Licensing your intellectual property can be an efficient and profitable way for your business to build upon its brand. After all, allowing a third party to use your intellectual property is a great way of expanding your brand into new geographic areas that you may not otherwise have the capacity to reach. However, intellectual property laws are complex, and if you are not careful, licensing your brand to others can place your business reputation in jeopardy. Here are a few important points to keep in mind as you consider licensing your brand.
1. Get to know the prospective licensee.
Perhaps the most important thing you can do is to get to know your prospective “licensee” before entering into a formal agreement. Remember, the licensee will be viewed by the public as an extension of your brand, and their actions may impact your brand both positively and negatively. To this end, you should conduct a thorough investigation into all prospective licensees. Among other things, you should vet the prospective licensee’s business experience to ensure that the licensee is capable of meeting your expectations. You should also consider running a background check to identify any past or pending legal matters involving the licensee business and its owners.
2. Be sure you have the right to grant the license.
Prior to granting a license in your intellectual property to a third party, you need to make sure that you have the right and authority to license the brand in the first place. For example, if you were to license the use of a logo that infringes on a third-party’s intellectual property, you could end up facing liability from both the prospective licensee and the third party. Therefore, you should take all steps necessary to confirm your rights to license the brand, which may include registering your trademarks, logos, and tradenames with the United States Patent and Trademark Office and similar state agencies.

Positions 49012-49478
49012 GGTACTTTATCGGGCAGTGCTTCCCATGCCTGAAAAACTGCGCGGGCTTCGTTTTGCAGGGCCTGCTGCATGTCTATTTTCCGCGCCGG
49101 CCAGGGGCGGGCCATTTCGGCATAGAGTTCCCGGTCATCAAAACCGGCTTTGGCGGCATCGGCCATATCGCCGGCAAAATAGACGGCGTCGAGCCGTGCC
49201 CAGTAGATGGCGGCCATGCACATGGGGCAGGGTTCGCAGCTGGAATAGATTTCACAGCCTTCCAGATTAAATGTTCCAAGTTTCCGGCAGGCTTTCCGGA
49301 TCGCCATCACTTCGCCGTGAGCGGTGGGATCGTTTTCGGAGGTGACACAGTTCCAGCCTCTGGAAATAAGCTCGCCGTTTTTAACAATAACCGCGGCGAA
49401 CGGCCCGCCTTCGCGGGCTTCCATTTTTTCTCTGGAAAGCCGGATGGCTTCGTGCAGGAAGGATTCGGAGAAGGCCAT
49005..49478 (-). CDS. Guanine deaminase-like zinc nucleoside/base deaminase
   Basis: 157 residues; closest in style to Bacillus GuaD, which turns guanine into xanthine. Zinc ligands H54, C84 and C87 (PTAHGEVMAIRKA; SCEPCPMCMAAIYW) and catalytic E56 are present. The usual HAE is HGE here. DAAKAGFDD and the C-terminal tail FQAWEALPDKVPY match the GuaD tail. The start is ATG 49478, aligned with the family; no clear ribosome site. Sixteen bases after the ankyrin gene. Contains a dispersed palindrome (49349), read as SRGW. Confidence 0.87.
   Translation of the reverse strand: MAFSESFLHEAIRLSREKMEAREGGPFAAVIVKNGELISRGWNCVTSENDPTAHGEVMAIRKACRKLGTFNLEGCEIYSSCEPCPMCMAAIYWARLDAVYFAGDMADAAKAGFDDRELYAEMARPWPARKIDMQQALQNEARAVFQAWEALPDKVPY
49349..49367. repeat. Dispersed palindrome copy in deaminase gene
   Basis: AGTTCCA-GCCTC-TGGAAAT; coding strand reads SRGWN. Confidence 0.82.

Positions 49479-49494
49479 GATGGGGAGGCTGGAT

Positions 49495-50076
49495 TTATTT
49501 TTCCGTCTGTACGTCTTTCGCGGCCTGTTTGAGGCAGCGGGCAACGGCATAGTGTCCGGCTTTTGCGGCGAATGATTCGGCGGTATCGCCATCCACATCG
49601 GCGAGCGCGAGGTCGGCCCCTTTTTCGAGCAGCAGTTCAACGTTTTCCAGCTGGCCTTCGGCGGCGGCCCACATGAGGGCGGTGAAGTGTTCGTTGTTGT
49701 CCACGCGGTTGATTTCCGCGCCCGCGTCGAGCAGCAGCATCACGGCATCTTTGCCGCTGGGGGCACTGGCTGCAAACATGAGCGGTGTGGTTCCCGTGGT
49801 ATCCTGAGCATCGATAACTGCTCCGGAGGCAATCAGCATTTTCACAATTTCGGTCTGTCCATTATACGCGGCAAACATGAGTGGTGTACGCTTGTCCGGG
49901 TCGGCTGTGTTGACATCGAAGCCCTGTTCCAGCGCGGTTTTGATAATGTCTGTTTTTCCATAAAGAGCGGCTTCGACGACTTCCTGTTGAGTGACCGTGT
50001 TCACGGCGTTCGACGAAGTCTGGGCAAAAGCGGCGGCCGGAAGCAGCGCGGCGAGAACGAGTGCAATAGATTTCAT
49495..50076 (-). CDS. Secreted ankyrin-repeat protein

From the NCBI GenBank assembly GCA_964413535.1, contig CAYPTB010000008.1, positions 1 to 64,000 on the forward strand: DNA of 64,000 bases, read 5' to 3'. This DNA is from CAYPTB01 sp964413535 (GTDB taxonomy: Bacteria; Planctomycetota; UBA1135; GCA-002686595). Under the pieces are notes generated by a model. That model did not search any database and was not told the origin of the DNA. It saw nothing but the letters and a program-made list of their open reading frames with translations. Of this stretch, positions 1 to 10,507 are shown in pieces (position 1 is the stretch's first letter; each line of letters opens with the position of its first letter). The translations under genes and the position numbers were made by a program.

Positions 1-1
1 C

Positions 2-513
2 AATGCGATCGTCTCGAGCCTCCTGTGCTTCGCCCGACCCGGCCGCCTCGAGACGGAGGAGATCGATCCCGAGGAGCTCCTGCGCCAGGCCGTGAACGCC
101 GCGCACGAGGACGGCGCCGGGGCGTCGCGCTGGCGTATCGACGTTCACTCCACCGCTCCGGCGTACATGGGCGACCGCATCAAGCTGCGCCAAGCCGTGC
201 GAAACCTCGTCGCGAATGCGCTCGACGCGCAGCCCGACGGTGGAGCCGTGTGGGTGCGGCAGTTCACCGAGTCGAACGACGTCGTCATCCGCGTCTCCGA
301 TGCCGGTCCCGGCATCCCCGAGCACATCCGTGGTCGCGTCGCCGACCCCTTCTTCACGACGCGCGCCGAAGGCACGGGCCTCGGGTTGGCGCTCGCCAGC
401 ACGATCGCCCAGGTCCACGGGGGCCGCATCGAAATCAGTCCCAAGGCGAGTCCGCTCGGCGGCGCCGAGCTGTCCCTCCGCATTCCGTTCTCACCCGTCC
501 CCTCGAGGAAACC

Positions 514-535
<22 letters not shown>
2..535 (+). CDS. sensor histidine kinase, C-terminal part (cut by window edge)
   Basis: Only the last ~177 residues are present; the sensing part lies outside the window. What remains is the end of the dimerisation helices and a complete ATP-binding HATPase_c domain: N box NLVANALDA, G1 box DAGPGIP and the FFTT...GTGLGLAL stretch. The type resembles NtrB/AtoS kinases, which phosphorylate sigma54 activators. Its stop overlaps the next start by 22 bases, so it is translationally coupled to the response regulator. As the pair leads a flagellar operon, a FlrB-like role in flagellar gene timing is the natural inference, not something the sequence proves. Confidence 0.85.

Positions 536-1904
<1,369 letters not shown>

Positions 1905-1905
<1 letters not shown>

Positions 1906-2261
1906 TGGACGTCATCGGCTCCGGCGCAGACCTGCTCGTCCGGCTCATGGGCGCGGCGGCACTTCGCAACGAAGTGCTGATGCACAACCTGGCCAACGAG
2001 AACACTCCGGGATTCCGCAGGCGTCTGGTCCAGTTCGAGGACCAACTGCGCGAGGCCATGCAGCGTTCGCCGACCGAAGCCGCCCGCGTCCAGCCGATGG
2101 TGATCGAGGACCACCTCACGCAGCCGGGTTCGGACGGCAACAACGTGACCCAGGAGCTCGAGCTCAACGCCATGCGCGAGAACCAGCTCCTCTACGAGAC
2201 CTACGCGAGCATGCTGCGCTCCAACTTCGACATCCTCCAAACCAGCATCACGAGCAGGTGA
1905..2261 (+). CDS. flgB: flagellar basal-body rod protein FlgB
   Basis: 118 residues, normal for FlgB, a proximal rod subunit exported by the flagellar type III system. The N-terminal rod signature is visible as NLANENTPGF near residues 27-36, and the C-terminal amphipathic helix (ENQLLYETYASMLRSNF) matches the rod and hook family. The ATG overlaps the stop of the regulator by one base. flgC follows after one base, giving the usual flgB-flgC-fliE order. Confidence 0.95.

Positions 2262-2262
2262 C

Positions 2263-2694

3. Consider how the mark may be used.
The agreement that you enter into with the licensee will include certain restrictions on the use of your brand (or “mark”) by the licensee. You will need to consider limits on both how the mark is used, and also where. For example, use of your mark on a t-shirt could be different from using it on a cup or a poster. And while physical space is relatively easy to define, control in cyberspace may not be as easy. You will need to be careful in defining the scope of the license so that you, the licensee, and other potential licensees are aware of their rights.
4. Carefully draft your licensing agreement.
Once the terms of your agreement with the licensee are decided, your agreement will need to be written in a formal “License Agreement.” The License Agreement will be the foundation of your relationship with the licensee and will memorialize the legal and business terms of your arrangement. Terms may include license fees, audits, permitted and restricted uses, the duration of rights, and more. A License Agreement needs to be carefully drafted in order to ensure that your rights are retained without causing any unintended consequences.
These are just a few points that a brand owner should consider when deciding to license its brand. Michael Weiland is an attorney in the Business Transactions and Real Estate practice group at Davis, Agnor, Rapaport & Skalny, LLC. For questions about this article or other business related matters, please contact Michael at 410.995.5800